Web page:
Give Blood

(Rough Trade; 2005)

By Peter Hepburn | 21 September 2005

Let’s get one thing straight: Brakes don’t like you. First they’re gonna spit on you, then they’ll make fun of the music you like, scuff your shoes a little bit, co-opt any and every genre and cliché they can get ahold of, and then tell you to fuck off. So yeah, Give Blood is a fantastic album.

But how could it not be? It’s 16 songs over the course of 28 minutes in which the other guy from British Sea Power (Eamon Hamilton) alternately croons and swears in a southern accent and basically plays off everything from punk to alt-country. It’s completely ridiculous, free-wheeling, drugged off its ass; like Art Brut if they were a little less clever and a fair bit meaner.

It’s not that these songs aren’t consistently funny; it’s more that they just take a target and destroy. “NY Pie” takes dead aim at the rich kids with its fantastic chorus of “oh, oh, get me a pony.” The devastatingly bitter “Heard About Your Band” could almost be aimed at Art Brut, with its mocking name-checking and firmly set sneer. The 10-second scream of “Cheney” and the 38-second “Hi How Are You” provide perhaps the most memorable minute of screaming anger this year.

The real trick these guys have down is their ability to mimic and subtly mock the genres of the moment. “I Can’t Stand to Stand Beside You” pokes fun at any number of recent nervy post-punk bands, while “Pink up the Phone” could well be a shot across Mark E. Smith’s bow. The DFA are dead center for the dead-on moronics of “All Night Disco Party.” Still, it’s the combo of “You’re so Pretty” and “Jackson” that really nails it. The band is in full-on slide guitar twang as Hamilton plays it all inbred South Carolina. If it weren’t for the ridiculous lyrics, these songs could be coming off the next Ryan Adams disc.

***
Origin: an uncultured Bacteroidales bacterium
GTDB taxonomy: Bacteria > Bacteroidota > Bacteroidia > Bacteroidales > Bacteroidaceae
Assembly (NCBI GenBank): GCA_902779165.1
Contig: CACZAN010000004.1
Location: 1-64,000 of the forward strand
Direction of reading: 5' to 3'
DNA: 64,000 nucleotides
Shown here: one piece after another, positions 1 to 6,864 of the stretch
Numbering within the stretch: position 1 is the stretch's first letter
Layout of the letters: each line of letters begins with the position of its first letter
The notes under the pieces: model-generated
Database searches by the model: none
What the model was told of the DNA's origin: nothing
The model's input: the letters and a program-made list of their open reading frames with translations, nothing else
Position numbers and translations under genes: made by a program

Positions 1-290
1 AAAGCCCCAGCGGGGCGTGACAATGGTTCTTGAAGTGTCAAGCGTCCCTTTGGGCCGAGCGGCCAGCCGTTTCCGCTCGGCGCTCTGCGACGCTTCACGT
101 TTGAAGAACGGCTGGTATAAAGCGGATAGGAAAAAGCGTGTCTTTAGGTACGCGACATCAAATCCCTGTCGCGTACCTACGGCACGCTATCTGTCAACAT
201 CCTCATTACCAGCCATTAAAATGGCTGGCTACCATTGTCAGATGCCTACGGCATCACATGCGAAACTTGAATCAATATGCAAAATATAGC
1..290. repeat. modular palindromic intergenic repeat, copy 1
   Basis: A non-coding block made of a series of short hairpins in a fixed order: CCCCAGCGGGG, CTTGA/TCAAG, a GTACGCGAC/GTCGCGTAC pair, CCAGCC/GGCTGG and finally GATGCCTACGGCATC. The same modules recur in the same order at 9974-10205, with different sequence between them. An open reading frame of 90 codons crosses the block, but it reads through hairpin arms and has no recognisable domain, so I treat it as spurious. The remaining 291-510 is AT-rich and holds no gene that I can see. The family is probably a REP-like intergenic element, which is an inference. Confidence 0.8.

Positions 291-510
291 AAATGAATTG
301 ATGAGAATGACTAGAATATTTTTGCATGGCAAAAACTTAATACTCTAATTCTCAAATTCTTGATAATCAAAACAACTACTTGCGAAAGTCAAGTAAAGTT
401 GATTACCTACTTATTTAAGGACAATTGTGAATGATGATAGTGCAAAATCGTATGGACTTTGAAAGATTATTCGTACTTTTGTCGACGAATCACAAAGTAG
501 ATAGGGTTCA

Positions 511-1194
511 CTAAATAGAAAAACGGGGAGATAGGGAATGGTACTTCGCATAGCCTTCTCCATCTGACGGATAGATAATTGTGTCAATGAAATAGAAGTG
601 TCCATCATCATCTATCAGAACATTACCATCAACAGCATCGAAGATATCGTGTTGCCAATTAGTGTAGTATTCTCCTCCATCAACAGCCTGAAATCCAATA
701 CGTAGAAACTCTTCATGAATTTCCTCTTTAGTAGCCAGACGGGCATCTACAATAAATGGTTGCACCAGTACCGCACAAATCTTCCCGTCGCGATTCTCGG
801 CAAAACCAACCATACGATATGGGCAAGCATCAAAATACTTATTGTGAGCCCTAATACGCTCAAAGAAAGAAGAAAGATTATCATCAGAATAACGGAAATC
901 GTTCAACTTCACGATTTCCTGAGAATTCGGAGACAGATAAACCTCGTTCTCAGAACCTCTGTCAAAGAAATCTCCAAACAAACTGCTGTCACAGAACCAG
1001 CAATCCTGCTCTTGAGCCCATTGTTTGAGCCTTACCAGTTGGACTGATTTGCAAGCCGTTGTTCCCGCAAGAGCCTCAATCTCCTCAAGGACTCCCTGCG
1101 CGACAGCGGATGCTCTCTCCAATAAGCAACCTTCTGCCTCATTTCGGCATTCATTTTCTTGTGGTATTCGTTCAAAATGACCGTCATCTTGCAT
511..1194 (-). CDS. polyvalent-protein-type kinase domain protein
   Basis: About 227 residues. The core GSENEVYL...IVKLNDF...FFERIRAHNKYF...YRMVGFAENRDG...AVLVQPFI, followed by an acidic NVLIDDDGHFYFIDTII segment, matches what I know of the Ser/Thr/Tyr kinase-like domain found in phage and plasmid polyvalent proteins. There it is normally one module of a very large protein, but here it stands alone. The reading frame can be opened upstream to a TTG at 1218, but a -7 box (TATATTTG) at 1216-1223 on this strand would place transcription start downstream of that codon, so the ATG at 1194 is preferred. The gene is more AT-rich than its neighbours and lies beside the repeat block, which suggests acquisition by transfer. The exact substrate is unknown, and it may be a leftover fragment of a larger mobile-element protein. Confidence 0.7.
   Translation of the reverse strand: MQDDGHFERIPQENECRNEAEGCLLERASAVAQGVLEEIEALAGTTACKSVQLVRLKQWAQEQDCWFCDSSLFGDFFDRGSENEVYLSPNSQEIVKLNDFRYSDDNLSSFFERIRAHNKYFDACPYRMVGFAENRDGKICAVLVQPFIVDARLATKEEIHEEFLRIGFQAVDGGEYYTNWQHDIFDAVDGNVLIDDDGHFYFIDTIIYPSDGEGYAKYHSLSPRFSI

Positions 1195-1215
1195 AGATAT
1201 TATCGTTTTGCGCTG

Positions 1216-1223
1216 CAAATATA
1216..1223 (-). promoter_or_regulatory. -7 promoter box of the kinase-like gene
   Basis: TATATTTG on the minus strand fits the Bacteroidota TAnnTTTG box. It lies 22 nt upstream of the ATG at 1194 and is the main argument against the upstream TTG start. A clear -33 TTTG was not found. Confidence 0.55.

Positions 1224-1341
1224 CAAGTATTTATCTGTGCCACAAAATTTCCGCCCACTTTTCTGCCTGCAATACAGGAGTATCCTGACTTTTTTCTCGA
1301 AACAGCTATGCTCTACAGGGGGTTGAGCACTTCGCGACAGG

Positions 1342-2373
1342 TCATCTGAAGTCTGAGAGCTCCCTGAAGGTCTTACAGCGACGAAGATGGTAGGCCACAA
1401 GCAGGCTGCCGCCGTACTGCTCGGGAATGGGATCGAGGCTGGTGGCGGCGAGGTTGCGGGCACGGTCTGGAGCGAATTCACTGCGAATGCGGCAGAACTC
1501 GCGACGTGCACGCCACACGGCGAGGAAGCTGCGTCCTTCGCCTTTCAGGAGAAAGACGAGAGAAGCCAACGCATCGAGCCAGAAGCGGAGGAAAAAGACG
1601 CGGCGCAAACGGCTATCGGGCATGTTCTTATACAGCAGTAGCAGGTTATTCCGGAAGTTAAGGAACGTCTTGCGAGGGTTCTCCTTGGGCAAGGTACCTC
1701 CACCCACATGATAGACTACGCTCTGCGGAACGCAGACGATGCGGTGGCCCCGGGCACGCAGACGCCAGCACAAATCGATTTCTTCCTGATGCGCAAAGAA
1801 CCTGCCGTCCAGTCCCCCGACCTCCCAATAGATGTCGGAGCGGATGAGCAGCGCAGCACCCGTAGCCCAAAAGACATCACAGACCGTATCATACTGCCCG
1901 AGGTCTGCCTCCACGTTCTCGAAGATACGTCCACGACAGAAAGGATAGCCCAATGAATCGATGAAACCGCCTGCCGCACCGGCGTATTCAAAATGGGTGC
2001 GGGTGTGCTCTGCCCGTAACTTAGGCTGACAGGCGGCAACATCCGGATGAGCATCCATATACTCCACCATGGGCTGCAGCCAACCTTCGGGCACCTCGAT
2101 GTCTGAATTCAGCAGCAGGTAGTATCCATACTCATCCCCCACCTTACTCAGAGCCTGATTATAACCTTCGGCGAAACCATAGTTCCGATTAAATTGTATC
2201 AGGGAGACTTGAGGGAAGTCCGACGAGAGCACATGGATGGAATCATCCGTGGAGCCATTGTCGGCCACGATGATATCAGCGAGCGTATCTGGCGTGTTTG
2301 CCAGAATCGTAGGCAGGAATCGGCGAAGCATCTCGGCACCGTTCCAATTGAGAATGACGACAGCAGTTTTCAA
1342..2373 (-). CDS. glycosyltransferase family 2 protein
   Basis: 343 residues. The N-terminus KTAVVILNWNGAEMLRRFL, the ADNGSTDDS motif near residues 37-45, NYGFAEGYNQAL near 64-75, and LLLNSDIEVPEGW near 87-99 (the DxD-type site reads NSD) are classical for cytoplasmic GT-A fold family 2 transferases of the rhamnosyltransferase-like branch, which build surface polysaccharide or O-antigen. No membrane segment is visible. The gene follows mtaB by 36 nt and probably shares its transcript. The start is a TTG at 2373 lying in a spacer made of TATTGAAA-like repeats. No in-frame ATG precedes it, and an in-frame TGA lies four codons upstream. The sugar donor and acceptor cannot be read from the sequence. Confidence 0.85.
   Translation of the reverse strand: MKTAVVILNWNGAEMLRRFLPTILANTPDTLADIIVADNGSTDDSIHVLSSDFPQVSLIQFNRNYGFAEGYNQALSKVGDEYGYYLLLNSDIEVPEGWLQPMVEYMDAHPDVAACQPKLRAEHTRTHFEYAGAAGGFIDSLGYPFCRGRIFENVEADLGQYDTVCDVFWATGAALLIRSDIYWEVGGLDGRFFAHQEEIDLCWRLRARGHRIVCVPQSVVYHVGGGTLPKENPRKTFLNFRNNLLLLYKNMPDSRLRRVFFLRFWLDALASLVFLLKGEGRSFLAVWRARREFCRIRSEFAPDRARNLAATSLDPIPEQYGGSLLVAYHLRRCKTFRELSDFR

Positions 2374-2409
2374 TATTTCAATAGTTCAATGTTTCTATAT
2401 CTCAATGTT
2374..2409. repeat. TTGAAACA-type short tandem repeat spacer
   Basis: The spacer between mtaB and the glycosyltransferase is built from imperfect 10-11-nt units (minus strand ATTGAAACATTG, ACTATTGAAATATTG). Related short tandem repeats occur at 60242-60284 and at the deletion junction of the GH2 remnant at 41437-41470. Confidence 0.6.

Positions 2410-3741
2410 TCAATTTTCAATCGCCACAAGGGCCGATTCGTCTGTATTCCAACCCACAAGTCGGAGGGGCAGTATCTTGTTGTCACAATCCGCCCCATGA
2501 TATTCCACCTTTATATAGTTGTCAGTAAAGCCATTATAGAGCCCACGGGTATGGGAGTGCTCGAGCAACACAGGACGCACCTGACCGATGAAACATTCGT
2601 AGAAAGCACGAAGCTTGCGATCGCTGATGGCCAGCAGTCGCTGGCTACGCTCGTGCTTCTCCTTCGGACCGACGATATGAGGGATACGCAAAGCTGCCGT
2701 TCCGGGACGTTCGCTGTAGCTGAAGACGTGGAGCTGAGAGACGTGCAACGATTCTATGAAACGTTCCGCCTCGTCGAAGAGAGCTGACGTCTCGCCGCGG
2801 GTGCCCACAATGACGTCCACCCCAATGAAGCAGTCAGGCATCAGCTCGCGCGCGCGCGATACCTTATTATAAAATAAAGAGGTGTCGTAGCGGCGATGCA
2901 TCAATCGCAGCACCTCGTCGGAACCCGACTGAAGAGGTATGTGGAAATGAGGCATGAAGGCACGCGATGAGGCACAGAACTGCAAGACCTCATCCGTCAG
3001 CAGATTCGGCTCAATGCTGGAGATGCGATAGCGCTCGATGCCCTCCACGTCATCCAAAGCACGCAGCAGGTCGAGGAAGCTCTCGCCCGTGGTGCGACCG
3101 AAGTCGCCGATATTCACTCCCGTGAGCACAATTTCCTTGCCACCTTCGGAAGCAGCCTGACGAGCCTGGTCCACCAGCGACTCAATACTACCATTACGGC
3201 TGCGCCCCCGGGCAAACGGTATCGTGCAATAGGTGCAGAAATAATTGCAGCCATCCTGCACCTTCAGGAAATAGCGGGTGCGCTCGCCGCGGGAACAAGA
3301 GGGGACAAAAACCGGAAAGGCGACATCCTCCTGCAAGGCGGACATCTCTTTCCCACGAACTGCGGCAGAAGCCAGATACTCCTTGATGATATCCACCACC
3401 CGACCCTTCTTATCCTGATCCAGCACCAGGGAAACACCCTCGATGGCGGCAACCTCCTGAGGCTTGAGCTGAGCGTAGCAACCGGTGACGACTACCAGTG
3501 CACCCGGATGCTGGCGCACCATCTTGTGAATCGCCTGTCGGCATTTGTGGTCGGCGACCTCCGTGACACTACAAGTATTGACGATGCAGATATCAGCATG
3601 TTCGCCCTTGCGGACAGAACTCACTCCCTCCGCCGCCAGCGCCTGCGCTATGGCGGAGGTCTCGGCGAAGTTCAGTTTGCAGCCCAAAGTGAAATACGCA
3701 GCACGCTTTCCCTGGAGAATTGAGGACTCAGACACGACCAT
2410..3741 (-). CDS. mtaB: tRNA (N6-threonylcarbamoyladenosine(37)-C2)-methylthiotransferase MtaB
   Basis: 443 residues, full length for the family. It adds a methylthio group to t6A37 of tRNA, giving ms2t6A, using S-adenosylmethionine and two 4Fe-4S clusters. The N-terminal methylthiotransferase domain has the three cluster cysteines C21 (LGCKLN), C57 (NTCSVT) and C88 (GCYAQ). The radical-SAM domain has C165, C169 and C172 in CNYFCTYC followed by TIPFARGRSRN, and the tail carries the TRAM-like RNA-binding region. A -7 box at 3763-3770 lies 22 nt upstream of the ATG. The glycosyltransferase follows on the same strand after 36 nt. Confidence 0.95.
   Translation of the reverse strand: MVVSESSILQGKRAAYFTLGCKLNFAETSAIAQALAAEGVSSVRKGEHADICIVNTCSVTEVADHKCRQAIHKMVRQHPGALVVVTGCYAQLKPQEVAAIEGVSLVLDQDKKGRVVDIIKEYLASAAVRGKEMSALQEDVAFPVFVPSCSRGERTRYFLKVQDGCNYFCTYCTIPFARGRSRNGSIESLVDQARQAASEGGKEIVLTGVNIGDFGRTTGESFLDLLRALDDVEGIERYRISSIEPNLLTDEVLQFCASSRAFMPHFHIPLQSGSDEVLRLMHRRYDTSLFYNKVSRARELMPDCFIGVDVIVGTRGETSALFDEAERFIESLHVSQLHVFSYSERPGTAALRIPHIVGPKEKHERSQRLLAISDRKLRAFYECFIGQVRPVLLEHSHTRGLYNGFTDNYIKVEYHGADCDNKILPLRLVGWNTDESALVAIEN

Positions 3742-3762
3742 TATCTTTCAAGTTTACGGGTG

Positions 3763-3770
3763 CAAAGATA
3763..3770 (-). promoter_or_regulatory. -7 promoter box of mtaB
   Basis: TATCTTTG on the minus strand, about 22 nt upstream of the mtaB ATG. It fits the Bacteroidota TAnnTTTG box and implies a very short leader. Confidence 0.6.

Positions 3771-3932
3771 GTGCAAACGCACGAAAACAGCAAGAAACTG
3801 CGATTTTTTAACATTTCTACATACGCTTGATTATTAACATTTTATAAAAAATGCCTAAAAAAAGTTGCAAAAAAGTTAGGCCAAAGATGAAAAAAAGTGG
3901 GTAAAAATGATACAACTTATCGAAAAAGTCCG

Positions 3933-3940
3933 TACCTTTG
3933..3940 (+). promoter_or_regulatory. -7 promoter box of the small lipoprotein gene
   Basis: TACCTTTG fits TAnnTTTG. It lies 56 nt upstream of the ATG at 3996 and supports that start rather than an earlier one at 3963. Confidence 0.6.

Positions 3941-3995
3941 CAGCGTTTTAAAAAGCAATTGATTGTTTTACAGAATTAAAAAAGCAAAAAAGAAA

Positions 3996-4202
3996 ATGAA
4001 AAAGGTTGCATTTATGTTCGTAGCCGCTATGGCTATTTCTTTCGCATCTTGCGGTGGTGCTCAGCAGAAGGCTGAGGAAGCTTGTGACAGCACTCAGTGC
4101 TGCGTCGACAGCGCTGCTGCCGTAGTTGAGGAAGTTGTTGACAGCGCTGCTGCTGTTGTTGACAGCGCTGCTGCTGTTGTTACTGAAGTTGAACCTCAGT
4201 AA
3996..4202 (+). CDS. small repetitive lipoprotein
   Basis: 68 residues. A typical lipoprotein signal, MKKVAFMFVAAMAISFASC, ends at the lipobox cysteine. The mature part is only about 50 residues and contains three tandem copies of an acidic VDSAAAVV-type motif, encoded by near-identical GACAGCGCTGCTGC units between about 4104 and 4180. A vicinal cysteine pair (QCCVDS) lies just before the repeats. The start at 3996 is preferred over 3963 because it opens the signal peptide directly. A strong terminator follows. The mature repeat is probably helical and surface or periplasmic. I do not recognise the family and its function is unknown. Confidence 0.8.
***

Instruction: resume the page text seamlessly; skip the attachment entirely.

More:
It’s hard to tell if this disc will have much in the way of staying power (yeah, haven’t really thrown on Bang Bang Rock & Roll in the last couple months), but it’s a hell of a fun listen. At the very least it goes to show, once again, how wonderfully vicious a Brit with a sense of humor can be.